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How Project Managers Can Improve Customer Engagement

In the operation of a business, everyone is involved with customer service; even the best project managers! Effective project managers utilize key management skills such as planning, reporting and reviewing to obtain the maximum benefit out of every project. In addition, stellar project managers exercise clear judgement, apt decision making and goal setting to ensure each team member fulfills their responsibilities and delivers their assigned task.

Even though some of the best project managers are capable of effectively exercising all these core philosophies into definite actions and results, they’re still unaware (or have forgotten) the daily “customer” grind. How will they determine the benefits for the end users, i.e. customers?

If customers are the core of your business, then it pays heed to ensure your project managers understand and practice effective customer engagement.

Listed below, are four ways project managers can improve customer engagement:

#1 Help Set and Convey Expectations to Customers

Project managers must understand customer expectations very well. They know the value of strong leadership and must therefore apply it towards their customers. Instead of speaking to customers for the sake of figuring out whether they’re enjoying a product or feature, use this time to discover their unmet expectations.

It’s pivotal to be able to distinguish between a customer’s way of stating a problem and outlining symptoms resulting from expectations. Speaking to customers on a regular basis enables project managers to improve their skill for prescribing solutions and answers based on expectations rather than stated problems.

#2 Work in Conjunction with Other Teams

As a result of your close customer interactions, you’ve gained an understanding of customer expectations. Different teams in your department are doing the same thing. They will likely have different interpretations. Just like how speaking to customers on a routine basis can promote healthy partnerships, regular interactions with other team members can provide new perspectives on how to decode customer feedback.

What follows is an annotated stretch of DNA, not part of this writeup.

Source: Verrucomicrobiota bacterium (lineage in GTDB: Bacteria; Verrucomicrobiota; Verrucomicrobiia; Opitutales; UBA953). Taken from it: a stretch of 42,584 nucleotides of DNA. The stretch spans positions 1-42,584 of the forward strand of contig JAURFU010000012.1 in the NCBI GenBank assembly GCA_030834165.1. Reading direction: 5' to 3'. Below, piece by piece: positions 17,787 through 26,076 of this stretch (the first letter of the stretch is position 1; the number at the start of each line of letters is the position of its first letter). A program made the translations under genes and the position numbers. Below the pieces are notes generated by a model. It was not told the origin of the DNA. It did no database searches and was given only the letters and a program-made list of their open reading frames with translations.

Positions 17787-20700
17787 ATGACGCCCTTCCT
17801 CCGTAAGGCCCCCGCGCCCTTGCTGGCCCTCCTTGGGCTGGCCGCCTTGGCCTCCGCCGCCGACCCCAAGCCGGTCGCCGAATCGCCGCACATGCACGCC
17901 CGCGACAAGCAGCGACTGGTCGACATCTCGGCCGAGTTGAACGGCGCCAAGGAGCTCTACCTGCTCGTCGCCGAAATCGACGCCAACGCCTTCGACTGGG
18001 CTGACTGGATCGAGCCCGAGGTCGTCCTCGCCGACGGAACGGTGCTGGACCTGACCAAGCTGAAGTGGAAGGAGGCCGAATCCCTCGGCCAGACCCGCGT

If as a project manager you’re capable of delivering results that satisfy both in-house teams as well as customers, then you’ve acquired unrivaled credibility.

#3 Strive towards Transparency

When customer engagement starts to dwindle, products, projects and the business begins to fail. Survival is next to impossible if customers are feeling suspicious, disconnected or under-valued. Therefore project managers are urged to inculcate a transparency in both their team and daily processes, even when customers aren’t concerned.

From transparency comes trust which trickles down to customers. Businesses that are honest and transparent are respected by all customers. To ensure transparency, managers must discourage hidden agendas, unwanted surprises, lack of details, data tampering related to productivity, etc.

#4 Balance Project Needs with Customer Needs

It’s next to impossible to incorporate or address every customer’s feedback, because not every customer might be a good fit. By speaking directly to customers, a project manager can assist in prioritizing company goals and steer the business away from projects with no ROI.

Keep in mind, some customers have a tendency to carry on and express their needs or provide feedback. Most simply want to be heard, so as a project manager you can say the occasional ‘no’ instead of always a ‘yes’. It demonstrates your ability to balance the needs of the project with those of the customer’s.

Before satisfying any customer, you must be able to meet the needs of the project by having the best project management tools for the job.